Sharia law. The name conjures up images of barbaric practices like stoning women for adultery or chopping off the hands of thieves. Lawmakers in the US have passed paranoid resolutions against Sharia law ever being used in their states. But a recent story from Iran about a mother who forgave her son’s killer suggests that Sharia law may have something to teach us about capital punishment.
In the West, our understanding of justice is strictly retributive. Crime is turned into a matter of mathematics. A criminal accrues a debt to society with his/her crime and is punished accordingly. Criminal court cases are always defined as “the people” versus the plaintiff. There is no concern for restoring the well-being or dignity of the victim of the crime. Nor is there any interest in repairing the torn social fabric of a community where the crime has been committed. There are certainly initiatives undertaken to make crime-ridden communities healthy, but they are not understood to have anything to do with “justice.” Because in Western culture, justice can only be impersonal. As soon as it becomes personal, we presume that it has been corrupted with “bias.”
Our Western view of justice seems to be very informed by capitalism. In capitalism, the most important fundamental law is that default can never be allowed. Every debt must be measured and paid in order for the system to keep functioning. If banks started forgiving debts, then where would they stop? Analogously, our justice system could never allow for victims of crime to simply forgive criminals, because then the debt to society would remain unpaid and presumably other criminals would think they could get away with whatever they do (since people who comm1it crimes are watching the court system closely to calculate their actions, which are always perfectly rational and not at all the product of psychologically damaging things like substance abuse, rage, or the desperation of poverty).Sharia law is apparently very different, in some cases. In the case that came to light last week, a man named Balal had gotten into a fight with another man named Abdollah when they were teenagers in 2007. Balal grabbed a knife and stabbed Abdollah, which killed him. Balal was arrested and sentenced to die. The way that this death sentence was to be carried out shows a completely different attitude about the victims of crime. Balal was put on a chair with a noose around his neck. The family of the victim were given absolute power over Balal’s life. They could kick out the chair and cause him to hang, or they could forgive him and remove the noose, which wouldn’t mean that he could go free but would commute his sentence to a prison term. The victim’s mother Maryam Hosseinzadeh gave a speech saying that she could not bring herself to forgive Balal, but then she changed her mind, slapped Balal in the face and declared him forgiven.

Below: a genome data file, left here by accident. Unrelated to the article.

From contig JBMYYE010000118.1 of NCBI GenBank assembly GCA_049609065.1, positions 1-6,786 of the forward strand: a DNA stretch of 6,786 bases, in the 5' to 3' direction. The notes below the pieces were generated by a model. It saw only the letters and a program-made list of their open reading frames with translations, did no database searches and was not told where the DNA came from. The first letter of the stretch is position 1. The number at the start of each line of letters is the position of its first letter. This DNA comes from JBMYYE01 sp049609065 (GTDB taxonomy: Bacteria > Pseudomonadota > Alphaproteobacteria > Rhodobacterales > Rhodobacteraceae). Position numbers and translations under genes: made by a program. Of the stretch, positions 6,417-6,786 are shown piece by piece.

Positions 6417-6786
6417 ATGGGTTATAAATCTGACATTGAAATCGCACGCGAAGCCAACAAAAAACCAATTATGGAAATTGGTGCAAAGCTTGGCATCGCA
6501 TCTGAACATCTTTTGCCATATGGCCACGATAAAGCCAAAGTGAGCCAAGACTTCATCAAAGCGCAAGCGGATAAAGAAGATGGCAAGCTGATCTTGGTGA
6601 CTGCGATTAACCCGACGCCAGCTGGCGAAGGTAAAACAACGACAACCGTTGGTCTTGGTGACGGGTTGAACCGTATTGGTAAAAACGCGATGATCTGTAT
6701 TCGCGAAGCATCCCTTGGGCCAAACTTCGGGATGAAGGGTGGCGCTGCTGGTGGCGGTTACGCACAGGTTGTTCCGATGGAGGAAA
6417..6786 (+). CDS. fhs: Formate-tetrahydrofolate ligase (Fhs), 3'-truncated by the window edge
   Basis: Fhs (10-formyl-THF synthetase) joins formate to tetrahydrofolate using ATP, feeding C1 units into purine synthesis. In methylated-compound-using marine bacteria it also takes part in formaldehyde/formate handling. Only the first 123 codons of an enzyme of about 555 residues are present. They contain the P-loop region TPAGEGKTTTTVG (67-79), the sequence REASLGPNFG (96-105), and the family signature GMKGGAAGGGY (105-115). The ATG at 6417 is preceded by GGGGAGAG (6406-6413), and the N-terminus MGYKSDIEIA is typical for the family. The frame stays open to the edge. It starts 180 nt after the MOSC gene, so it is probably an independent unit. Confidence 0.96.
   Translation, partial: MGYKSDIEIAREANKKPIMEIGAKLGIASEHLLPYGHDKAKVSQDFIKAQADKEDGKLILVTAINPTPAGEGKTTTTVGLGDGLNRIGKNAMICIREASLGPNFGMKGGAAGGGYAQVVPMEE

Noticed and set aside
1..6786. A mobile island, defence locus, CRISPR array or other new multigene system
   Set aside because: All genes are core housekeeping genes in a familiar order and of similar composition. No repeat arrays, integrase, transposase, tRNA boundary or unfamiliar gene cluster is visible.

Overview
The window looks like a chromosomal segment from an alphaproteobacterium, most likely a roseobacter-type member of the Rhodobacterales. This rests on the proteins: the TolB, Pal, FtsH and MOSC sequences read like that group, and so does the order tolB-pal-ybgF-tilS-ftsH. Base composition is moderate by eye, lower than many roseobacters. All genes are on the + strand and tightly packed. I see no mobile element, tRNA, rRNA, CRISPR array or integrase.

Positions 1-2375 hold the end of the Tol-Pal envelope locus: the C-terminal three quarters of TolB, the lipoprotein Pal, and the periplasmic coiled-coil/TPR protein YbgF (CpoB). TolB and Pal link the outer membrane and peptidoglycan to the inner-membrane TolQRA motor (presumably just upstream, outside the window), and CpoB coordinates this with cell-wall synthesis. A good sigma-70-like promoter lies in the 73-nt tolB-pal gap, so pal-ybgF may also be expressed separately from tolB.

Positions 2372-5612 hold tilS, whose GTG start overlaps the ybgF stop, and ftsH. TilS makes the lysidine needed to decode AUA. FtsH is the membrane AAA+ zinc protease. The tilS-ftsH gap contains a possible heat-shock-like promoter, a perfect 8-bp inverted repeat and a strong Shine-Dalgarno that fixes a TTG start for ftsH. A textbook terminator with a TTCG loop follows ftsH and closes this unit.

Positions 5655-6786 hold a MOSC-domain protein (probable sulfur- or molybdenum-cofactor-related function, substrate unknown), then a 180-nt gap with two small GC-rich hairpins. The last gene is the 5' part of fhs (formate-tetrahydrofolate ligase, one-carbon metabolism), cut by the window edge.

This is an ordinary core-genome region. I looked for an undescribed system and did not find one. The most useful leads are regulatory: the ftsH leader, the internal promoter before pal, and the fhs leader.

Imagine how different it would be if the families of murder victims had that kind of power in our justice system. We are insulated from the grave responsibility of ending another person’s life by the institutionalization of capital punishment. How many victim’s families would receive a greater healing from making the choice not to end the murderer’s life? I don’t know what it’s like to have a family member murdered. I cannot imagine that horror. I would probably consider myself religiously obligated to forgive the murderer if that responsibility were put on my shoulders, but I would resent that obligation. Could it be that Sharia law has something to teach us about capital punishment?